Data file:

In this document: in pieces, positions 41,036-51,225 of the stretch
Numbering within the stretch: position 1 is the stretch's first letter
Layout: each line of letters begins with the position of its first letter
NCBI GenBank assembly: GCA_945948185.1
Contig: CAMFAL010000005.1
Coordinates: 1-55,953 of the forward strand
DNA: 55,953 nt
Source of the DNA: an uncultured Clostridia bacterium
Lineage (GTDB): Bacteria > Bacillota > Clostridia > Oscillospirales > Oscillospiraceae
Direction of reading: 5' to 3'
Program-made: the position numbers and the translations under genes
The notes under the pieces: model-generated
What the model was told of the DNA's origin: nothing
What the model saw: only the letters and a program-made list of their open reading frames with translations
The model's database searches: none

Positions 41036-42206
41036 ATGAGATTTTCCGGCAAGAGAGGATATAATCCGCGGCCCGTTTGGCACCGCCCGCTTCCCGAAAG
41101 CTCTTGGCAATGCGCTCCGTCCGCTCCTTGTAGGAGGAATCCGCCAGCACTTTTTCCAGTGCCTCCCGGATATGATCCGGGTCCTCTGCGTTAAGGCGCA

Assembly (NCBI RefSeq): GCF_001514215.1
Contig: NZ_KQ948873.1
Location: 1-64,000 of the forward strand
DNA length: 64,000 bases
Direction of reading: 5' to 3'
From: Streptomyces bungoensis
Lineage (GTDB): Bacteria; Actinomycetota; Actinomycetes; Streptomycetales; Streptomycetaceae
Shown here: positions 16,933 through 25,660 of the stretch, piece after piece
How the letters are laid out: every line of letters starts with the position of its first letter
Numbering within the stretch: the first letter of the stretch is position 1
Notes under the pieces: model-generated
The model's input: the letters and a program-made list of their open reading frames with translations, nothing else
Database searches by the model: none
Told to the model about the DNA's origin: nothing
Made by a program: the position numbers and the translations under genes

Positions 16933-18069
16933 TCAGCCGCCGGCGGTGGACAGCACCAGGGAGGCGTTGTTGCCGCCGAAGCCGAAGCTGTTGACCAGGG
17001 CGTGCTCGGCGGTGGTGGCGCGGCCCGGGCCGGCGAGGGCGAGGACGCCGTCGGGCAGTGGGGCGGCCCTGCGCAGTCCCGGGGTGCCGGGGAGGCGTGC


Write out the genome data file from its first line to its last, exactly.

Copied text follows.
In this document: in pieces, positions 41,036-51,225 of the stretch
Numbering within the stretch: position 1 is the stretch's first letter
Layout: each line of letters begins with the position of its first letter
NCBI GenBank assembly: GCA_945948185.1
Contig: CAMFAL010000005.1
Coordinates: 1-55,953 of the forward strand
DNA: 55,953 nt
Source of the DNA: an uncultured Clostridia bacterium
Lineage (GTDB): Bacteria > Bacillota > Clostridia > Oscillospirales > Oscillospiraceae
Direction of reading: 5' to 3'
Program-made: the position numbers and the translations under genes
The notes under the pieces: model-generated
What the model was told of the DNA's origin: nothing
What the model saw: only the letters and a program-made list of their open reading frames with translations
The model's database searches: none

Positions 41036-42206
41036 ATGAGATTTTCCGGCAAGAGAGGATATAATCCGCGGCCCGTTTGGCACCGCCCGCTTCCCGAAAG
41101 CTCTTGGCAATGCGCTCCGTCCGCTCCTTGTAGGAGGAATCCGCCAGCACTTTTTCCAGTGCCTCCCGGATATGATCCGGGTCCTCTGCGTTAAGGCGCA

Assembly (NCBI RefSeq): GCF_001514215.1
Contig: NZ_KQ948873.1
Location: 1-64,000 of the forward strand
DNA length: 64,000 bases
Direction of reading: 5' to 3'
From: Streptomyces bungoensis
Lineage (GTDB): Bacteria; Actinomycetota; Actinomycetes; Streptomycetales; Streptomycetaceae
Shown here: positions 16,933 through 25,660 of the stretch, piece after piece
How the letters are laid out: every line of letters starts with the position of its first letter
Numbering within the stretch: the first letter of the stretch is position 1
Notes under the pieces: model-generated
The model's input: the letters and a program-made list of their open reading frames with translations, nothing else
Database searches by the model: none
Told to the model about the DNA's origin: nothing
Made by a program: the position numbers and the translations under genes

Positions 16933-18069
16933 TCAGCCGCCGGCGGTGGACAGCACCAGGGAGGCGTTGTTGCCGCCGAAGCCGAAGCTGTTGACCAGGG
17001 CGTGCTCGGCGGTGGTGGCGCGGCCCGGGCCGGCGAGGGCGAGGACGCCGTCGGGCAGTGGGGCGGCCCTGCGCAGTCCCGGGGTGCCGGGGAGGCGTGC